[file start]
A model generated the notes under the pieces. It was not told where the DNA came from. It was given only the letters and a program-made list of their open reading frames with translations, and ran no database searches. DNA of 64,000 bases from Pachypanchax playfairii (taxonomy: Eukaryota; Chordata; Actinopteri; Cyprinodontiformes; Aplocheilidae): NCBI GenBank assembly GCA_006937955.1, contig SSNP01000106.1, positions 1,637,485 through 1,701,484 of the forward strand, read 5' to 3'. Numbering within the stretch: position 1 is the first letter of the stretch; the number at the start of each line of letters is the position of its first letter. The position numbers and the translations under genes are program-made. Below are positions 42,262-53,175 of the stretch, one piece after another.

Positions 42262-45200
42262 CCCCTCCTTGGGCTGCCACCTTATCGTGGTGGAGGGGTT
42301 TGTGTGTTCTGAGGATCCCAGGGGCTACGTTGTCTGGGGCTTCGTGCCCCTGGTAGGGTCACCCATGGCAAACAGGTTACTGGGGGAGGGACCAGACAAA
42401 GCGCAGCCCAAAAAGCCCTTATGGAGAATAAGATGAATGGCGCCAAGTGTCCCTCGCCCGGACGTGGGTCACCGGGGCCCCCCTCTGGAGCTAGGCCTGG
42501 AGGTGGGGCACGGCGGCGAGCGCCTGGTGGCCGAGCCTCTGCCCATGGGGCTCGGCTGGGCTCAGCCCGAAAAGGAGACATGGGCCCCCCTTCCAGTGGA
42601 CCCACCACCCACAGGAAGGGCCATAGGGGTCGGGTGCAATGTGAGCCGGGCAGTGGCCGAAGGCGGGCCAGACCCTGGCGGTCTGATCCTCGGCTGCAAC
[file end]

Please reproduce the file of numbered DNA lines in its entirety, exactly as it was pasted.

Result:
A model generated the notes under the pieces. It was not told where the DNA came from. It was given only the letters and a program-made list of their open reading frames with translations, and ran no database searches. DNA of 64,000 bases from Pachypanchax playfairii (taxonomy: Eukaryota; Chordata; Actinopteri; Cyprinodontiformes; Aplocheilidae): NCBI GenBank assembly GCA_006937955.1, contig SSNP01000106.1, positions 1,637,485 through 1,701,484 of the forward strand, read 5' to 3'. Numbering within the stretch: position 1 is the first letter of the stretch; the number at the start of each line of letters is the position of its first letter. The position numbers and the translations under genes are program-made. Below are positions 42,262-53,175 of the stretch, one piece after another.

Positions 42262-45200
42262 CCCCTCCTTGGGCTGCCACCTTATCGTGGTGGAGGGGTT
42301 TGTGTGTTCTGAGGATCCCAGGGGCTACGTTGTCTGGGGCTTCGTGCCCCTGGTAGGGTCACCCATGGCAAACAGGTTACTGGGGGAGGGACCAGACAAA
42401 GCGCAGCCCAAAAAGCCCTTATGGAGAATAAGATGAATGGCGCCAAGTGTCCCTCGCCCGGACGTGGGTCACCGGGGCCCCCCTCTGGAGCTAGGCCTGG
42501 AGGTGGGGCACGGCGGCGAGCGCCTGGTGGCCGAGCCTCTGCCCATGGGGCTCGGCTGGGCTCAGCCCGAAAAGGAGACATGGGCCCCCCTTCCAGTGGA
42601 CCCACCACCCACAGGAAGGGCCATAGGGGTCGGGTGCAATGTGAGCCGGGCAGTGGCCGAAGGCGGGCCAGACCCTGGCGGTCTGATCCTCGGCTGCAAC